WE ARE WHAT WE REPEATEDLY DO
11 – 27 March 2010
REPEAT, AFTER ME
“Excellence is an art won by training and habituation. We do not act rightly because we have virtue or excellence, but we rather have those because we have acted rightly. We are what we repeatedly do. Excellence, then, is not an act but a habit.” – Aristotle
The paintings themselves are near-monochromatic. The paint is applied loosely in places and left to run, creating a cloudy montage or perhaps a process-based stream of consciousness. Through the vapour a range of icons begin to emerge, beyond the composition of curves and circles, past the materiality of the pigment being pushed across the page. Shadowed bowed faces and prostrating silouettes evoke a medatitive quality with hints of the all-seeing eye, crucifixes and halos. Religious and cultural icons appear only to be partially obscured by the drips that gravity records upon the surface of these images. The underlying iconography is treated as a precious object that can never be fully obliterated, creating a tension between reverence and obscurity. The marks are premeditated, but loose, falling into the (literally at times) grey areas between order and disorder. Despite the range of mark-making, however, the paintings remain predominantly white. White is not a colour, but a tone and Bunting’s paintings are tonal on several levels. Rhythmic and repetitive, not unlike the tones of music, the movement of swirling curves and s-shapes across the canvas increases the tempo of the work. Bunting is at her best when she is creating elusive open signs. Is it a snake or an ‘s’? Is there a face behind that dribble of paint or is it just my anthropocentric search for one? The ambiguity of these moments animates the works, amplifying movement and flow.
The use of language and metaphor is central to Bunting’s interest in habits and rituals. The metaphorical relationships between rituals and other established discourses have been extremely important in expanding our understanding of rather complicated practices that exist everywhere but range widely from context to context. Language and rituals function as communicative devices that encode and relay meanings about a society’s core beliefs. Both language and rituals are performative devices with broad social implications. The very word ‘ritual’ is loaded with meaning. Rituals can be functional, ideological, religious or conceptual. They can be defined as process or praxis. Rituals are deliberate and conscious, purposeful. They are acts of symbolic and emotional resonance, performed with an awareness and assent that is not present in the performance of a habit. A habit is passive, it is a pattern we fall into in the absence of conscious choice. That is not to say, of course, that all rituals are active, for rituals can easily become habitual. Many group and inherited rituals are particularly passive, for example, with the symbolic and emotional resonance divorced from the ritual as it is performed. Both habits and rituals have potential positive and negative social readings, for the individual and for society, and Bunting has seized upon this ambiguity and incorporated it into her work.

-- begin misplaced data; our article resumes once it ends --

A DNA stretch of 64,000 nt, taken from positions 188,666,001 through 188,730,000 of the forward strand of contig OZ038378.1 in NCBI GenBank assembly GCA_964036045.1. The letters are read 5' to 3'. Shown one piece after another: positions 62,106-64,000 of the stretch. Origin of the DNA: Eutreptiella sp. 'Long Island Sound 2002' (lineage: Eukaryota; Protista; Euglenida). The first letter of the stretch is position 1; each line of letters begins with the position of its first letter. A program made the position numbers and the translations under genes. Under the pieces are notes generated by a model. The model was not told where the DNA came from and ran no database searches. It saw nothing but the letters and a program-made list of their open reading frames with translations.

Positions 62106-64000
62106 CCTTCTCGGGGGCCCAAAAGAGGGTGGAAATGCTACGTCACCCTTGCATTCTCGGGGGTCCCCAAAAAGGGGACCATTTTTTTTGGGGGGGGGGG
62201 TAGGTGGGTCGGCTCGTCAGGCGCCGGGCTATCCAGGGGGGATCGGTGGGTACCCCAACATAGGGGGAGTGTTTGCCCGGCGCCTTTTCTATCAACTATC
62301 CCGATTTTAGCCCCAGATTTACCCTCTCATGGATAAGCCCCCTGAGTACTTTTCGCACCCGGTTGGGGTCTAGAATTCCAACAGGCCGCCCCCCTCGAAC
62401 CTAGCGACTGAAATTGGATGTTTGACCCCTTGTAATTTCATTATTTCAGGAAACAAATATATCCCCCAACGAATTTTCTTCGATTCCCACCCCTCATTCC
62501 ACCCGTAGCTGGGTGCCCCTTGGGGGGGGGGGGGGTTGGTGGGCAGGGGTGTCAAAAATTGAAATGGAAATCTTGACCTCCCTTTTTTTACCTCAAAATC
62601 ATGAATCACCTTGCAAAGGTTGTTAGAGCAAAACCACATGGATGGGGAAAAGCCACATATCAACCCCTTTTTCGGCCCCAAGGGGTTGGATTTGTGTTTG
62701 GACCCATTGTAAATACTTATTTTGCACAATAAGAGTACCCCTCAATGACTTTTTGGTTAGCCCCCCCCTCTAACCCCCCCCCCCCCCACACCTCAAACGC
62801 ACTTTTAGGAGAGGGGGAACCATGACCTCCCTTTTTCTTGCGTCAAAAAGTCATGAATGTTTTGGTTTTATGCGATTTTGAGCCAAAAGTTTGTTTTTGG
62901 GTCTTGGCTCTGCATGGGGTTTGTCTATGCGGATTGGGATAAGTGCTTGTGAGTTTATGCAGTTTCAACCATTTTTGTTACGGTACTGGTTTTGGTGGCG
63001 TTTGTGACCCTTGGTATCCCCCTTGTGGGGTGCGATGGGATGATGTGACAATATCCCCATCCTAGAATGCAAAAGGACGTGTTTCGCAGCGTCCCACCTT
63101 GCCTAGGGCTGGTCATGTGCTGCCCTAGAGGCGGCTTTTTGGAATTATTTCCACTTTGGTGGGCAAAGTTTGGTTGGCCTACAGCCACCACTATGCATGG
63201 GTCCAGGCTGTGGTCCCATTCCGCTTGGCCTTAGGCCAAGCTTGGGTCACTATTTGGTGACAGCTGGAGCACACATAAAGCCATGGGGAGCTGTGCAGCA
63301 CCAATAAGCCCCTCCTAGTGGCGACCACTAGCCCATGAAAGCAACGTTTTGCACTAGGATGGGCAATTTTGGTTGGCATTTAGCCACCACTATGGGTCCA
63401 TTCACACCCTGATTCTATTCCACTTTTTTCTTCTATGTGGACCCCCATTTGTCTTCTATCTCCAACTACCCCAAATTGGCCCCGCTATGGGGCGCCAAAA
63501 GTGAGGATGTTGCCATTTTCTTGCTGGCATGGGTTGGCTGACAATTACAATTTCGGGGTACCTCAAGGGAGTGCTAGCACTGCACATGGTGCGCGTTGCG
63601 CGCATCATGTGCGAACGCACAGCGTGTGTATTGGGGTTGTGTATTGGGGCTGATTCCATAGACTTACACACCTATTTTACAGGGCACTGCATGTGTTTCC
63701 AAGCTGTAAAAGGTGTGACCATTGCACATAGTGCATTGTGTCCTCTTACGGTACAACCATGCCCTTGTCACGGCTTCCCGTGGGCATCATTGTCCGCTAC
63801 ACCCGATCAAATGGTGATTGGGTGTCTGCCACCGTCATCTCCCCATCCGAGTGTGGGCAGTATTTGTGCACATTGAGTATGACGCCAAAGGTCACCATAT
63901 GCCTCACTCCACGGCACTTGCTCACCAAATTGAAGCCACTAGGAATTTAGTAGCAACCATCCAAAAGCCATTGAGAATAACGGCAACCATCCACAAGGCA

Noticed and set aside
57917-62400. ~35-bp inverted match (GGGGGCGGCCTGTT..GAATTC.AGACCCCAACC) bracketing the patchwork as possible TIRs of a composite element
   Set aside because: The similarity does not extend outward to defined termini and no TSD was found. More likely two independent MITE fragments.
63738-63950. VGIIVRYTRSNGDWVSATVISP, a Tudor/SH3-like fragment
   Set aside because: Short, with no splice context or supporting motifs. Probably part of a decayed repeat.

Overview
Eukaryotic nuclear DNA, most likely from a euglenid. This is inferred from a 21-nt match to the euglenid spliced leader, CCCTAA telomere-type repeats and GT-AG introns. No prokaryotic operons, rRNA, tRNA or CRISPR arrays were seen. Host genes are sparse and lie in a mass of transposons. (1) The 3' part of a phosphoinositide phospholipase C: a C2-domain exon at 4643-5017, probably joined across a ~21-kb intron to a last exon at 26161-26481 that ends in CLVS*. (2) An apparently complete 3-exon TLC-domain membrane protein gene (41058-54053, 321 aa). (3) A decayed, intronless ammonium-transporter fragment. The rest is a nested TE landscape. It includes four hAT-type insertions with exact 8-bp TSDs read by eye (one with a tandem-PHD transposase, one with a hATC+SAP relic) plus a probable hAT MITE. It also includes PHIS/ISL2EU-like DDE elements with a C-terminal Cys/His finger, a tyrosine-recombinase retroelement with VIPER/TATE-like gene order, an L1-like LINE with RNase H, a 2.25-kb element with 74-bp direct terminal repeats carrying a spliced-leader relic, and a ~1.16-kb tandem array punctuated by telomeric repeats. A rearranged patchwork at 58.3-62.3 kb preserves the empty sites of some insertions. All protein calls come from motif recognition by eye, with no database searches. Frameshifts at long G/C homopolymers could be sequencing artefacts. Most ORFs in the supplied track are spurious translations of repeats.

These open possibilities have led Bunting to a politicised outlook, increasingly concerned with the violence systemic to late capitalism, religion, gender issues and history. Her Bible work is a case in point. Covered in white and open on a small white shelf, every word has been erased except for those which reference violence, sex or wealth. Similarly engaging is the cluster of small sculptures opposite the paintings which are loosely based on discernable religious icons. These normally venerated symbols are instead depicted as monochromatic masses of clumsy and malformed materials. The incompleteness of all the pieces in Bunting’s exhibition alludes to something beyond the individual works themselves. They reveal a subconscious struggle between strict self-control through habit and repetition and a yearning for transformation, resulting in a kind of fragmentary self-portrait of the artist.
Drew Pettifer, February 2010.